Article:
vTaskStartScheduler();
 
    /* As the scheduler has been started we should never get here! */
    return 0;
}
 
/**
 * Initialize the main hardware parameters.
 */
static void prvSetupHardware( void )
{
    /* Stop the watchdog timer. */
    WDTCTL = WDTPW + WDTHOLD;
 
    /* Setup MCLK 8MHz and SMCLK 1MHz */
    set_mcu_speed_xt2_mclk_8MHz_smclk_1MHz();
 
    /* Enable Interrupts */
    eint();
}
 
/**
 * The LED task function.
 * It increments a variable and displays its value on the 3 LEDs,
 * then waits for a given delay and start over again.
 * \param pvParameter NULL is passed as parameter.
 */
static void vLEDTask(void* pvParameters)
{
    uint16_t led_state = 0;
    /* The LEDs are updated every 200 ticks, about 200 ms */
    const uint16_t blinkDelay = 200;
 
    /* Initialize the LEDs */
    LEDS_INIT();
 
    /* Infinite loop */
    while (1)
    {
        /* Set the LEDs according to the value of the led_state value */
        LEDS_SET(led_state);
 
        /* Increment the variable */
        led_state += 1;
 
        /* Block the task for the defined time */
        vTaskDelay(blinkDelay);
    }
}
 
/**
 * The temperature measurement task function.
 * It reads the temperature from the sensor and print it
 * on the serial port.
 * \param pvParameters NULL is passed, unused here.
 */
static void vTempTask(void* pvParameters)
{
    uint8_t msb;
    uint16_t samplecount = 0;
    uint16_t xLastWakeTime = xTaskGetTickCount();
    /* The display period is 1000 ticks, about 1s */
    const uint16_t xWakePeriod = 1000;
 
    /* Initialize the uart port, and the temperature sensor */
    uart0_init(UART0_CONFIG_1MHZ_115200);
    ds1722_init();
    ds1722_set_res(8);
    ds1722_sample_cont();
 
    /* Infinite loop */
    while(1)
    {
        /* Read the sensor and increment the sample count */
        msb = ds1722_read_MSB();
        samplecount++;
 
        /* Print the result on the uart port */
        printf("Sample #%u: temperature = %u C\r\n", samplecount, msb);
 
        /* Block until xWakePeriod ticks since previous call */
        vTaskDelayUntil(&xLastWakeTime, xWakePeriod);
    }
}

02: intertask communication

The second example is a simple application that consists of two tasks running concurrently and communicating with each other. The goal is to show how to make a task send data to another using a queue. The source files of this project are found in the folder: 02_queue_multitask, and the source code of interest in the main.c file.

In this design, there are two tasks. The first, called 'Temperature' is really similar to the homonym from the previous example, but instead of printing the measure value every time it reads the sensor, it will send the data to the other task, called 'Print'. This task will just wait until some data arrives, and print it on the UART link.

The 'Print' task first initializes the UART driver and enters its infinite loop where it waits for data to be available on the queue, and prints it each time it reads some. The 'Temperature' task initializes the sensor driver, starts the sampling, and enters the loop where it reads the measure value, places it in the queue, and waits for a given time.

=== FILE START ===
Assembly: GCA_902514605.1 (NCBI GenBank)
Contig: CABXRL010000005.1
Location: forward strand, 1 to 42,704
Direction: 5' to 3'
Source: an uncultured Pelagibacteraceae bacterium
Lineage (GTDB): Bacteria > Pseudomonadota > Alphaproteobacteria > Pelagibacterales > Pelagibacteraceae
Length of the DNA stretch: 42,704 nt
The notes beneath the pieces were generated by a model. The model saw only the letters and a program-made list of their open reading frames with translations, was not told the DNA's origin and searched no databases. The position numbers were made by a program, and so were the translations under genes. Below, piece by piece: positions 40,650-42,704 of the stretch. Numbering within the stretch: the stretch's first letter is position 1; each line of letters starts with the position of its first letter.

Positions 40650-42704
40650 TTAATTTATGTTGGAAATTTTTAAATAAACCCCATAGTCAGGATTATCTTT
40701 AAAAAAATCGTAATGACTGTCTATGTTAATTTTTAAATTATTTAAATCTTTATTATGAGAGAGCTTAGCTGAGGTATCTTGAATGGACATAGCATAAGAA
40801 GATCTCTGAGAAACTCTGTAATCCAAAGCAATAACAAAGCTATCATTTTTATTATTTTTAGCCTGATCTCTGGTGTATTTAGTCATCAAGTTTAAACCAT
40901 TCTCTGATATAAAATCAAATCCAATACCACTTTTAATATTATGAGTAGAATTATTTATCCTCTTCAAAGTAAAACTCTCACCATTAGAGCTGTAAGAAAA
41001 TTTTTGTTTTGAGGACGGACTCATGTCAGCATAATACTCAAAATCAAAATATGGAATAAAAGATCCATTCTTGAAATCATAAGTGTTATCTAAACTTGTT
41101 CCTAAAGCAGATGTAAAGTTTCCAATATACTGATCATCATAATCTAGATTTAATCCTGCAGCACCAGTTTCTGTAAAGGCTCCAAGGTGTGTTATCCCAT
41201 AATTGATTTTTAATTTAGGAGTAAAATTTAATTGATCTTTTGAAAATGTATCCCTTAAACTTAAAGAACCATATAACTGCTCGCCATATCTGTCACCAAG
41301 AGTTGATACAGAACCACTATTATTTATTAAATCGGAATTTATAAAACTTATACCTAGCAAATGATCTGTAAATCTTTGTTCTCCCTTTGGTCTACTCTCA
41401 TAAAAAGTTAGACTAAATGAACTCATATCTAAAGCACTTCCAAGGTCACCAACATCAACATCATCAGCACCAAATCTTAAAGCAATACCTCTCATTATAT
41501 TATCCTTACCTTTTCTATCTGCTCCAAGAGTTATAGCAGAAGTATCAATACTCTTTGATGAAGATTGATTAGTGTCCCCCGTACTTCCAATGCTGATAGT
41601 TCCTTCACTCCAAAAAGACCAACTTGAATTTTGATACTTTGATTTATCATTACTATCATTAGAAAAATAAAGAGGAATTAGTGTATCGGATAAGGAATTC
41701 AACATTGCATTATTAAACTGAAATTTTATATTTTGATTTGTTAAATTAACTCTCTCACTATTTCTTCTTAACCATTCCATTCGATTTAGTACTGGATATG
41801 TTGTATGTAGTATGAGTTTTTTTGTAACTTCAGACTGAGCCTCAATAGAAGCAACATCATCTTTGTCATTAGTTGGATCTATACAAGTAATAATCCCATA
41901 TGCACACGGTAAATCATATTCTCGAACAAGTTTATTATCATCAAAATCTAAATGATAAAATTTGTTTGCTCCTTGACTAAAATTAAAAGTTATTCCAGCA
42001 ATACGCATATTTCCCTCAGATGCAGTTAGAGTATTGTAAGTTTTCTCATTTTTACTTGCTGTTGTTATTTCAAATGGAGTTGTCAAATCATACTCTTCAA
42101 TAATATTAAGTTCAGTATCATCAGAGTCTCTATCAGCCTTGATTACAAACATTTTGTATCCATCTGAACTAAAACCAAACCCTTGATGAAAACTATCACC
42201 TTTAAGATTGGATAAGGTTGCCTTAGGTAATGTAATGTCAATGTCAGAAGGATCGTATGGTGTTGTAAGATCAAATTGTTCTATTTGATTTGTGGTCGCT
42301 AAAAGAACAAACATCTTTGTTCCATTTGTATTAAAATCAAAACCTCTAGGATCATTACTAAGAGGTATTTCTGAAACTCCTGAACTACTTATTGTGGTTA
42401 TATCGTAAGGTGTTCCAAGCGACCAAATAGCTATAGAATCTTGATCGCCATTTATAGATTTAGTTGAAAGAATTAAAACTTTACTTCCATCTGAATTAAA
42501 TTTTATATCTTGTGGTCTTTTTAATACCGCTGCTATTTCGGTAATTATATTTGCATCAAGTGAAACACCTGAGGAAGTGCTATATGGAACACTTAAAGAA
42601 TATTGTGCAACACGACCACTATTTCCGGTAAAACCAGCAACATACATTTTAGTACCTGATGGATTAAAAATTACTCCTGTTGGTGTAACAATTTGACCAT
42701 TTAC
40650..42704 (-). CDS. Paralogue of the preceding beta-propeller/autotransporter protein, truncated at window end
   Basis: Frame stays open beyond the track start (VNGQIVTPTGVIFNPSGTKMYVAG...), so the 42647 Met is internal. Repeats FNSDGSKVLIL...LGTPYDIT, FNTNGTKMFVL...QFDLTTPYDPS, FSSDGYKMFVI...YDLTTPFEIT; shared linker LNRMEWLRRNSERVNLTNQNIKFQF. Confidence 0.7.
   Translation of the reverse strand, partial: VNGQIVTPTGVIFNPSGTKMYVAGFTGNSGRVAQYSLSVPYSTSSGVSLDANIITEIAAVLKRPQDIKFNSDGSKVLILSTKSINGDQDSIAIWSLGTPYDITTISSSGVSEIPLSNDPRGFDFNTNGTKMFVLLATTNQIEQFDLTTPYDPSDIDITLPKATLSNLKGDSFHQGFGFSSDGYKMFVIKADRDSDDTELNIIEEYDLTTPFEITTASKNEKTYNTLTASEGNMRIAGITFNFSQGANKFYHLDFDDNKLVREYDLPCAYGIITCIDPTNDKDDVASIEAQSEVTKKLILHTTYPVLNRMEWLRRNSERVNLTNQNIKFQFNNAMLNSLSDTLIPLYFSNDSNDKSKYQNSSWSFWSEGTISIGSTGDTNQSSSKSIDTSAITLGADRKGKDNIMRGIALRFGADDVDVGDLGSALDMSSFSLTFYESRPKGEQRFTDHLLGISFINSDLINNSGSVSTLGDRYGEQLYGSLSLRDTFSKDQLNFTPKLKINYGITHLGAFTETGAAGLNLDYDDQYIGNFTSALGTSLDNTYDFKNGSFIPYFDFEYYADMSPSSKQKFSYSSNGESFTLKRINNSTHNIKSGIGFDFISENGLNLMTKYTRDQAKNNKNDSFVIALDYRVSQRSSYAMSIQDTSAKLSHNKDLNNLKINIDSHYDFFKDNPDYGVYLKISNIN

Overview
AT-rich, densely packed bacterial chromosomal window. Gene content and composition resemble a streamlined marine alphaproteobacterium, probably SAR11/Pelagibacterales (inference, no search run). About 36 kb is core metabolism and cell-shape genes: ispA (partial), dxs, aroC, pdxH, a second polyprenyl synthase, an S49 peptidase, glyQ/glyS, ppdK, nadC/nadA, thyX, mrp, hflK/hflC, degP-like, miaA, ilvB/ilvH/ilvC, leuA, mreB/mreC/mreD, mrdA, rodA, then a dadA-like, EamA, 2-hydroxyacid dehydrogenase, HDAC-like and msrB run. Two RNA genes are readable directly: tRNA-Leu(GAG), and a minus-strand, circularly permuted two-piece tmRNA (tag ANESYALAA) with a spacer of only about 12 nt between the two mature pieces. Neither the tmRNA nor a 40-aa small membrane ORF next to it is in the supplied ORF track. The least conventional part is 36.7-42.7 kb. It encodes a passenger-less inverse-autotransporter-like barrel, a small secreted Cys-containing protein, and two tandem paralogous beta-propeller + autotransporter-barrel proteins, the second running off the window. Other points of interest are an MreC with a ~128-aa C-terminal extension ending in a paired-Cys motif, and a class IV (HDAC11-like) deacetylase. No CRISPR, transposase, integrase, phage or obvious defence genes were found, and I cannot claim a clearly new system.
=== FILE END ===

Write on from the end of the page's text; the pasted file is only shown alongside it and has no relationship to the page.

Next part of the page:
Sending the data between the tasks is done with a queue. A queue is created using the xQueueCreate function:

xQueueHandle xQueueCreate( unsigned portBASE_TYPE uxQueueLength, unsigned portBASE_TYPE uxItemSize );

This function allocates memory for uxQueueLength items of uxItemSize bytes each, and returns a queue handle used to access it later.

The functions used with a queue are xQueueSendToBack to place an item and xQueueReceive to read an item:

portBASE_TYPE xQueueSendToBack( xQueueHandle xQueue, const void * pvItemToQueue, portTickType xTicksToWait );
portBASE_TYPE xQueueReceive( xQueueHandle xQueue, void *pvBuffer, portTickType xTicksToWait );

In both functions, the first parameter is the queue handle, the second is a pointer to the item that will be placed or written. Both operations are done by copy. The third parameter is the time to wait until the action can be done. If set to 0, the function will return immediately whether or not an item has been put/read to/from the queue. If portMAX_DELAY is specified, the function will block until the action is possible. Finally if another value is used, the function will block until the action is possible or the number of ticks corresponding to the value has elapsed.

In the example, the Temperature tasks does not wait if the queue is full when data need to be copied on the queue to respect timing, however the Print task waits until some data arrive, because it has nothing else to do.

The complete application code is found here (main.c file).

1 |main.c
#include <stdio.h>
#include <io.h>
#include <signal.h>
 
/* Scheduler includes. */
#include "FreeRTOS.h"
#include "task.h"
#include "queue.h"
 
/* Project includes */
#include "clock.h"
#include "leds.h"
#include "uart0.h"
#include "ds1722.h"
 
/* Function Prototypes */
static void prvSetupHardware( void );
static void vPrintTask(void* pvParameters);
static void vTempTask(void* pvParameters);
 
int putchar(int c)
{
    return uart0_putchar(c);
}
 
/* Global Variables */
xQueueHandle xQueue;
 
/**
 * The main function.
 */
int main( void )
{
    /* Setup the hardware. */
    prvSetupHardware();
 
    /* Create the Queue for communication between the tasks */
    xQueue = xQueueCreate( 5, sizeof(uint8_t) );
 
    /* Add the two tasks to the scheduler */
    xTaskCreate(vPrintTask, "Print", configMINIMAL_STACK_SIZE, NULL, 1, NULL );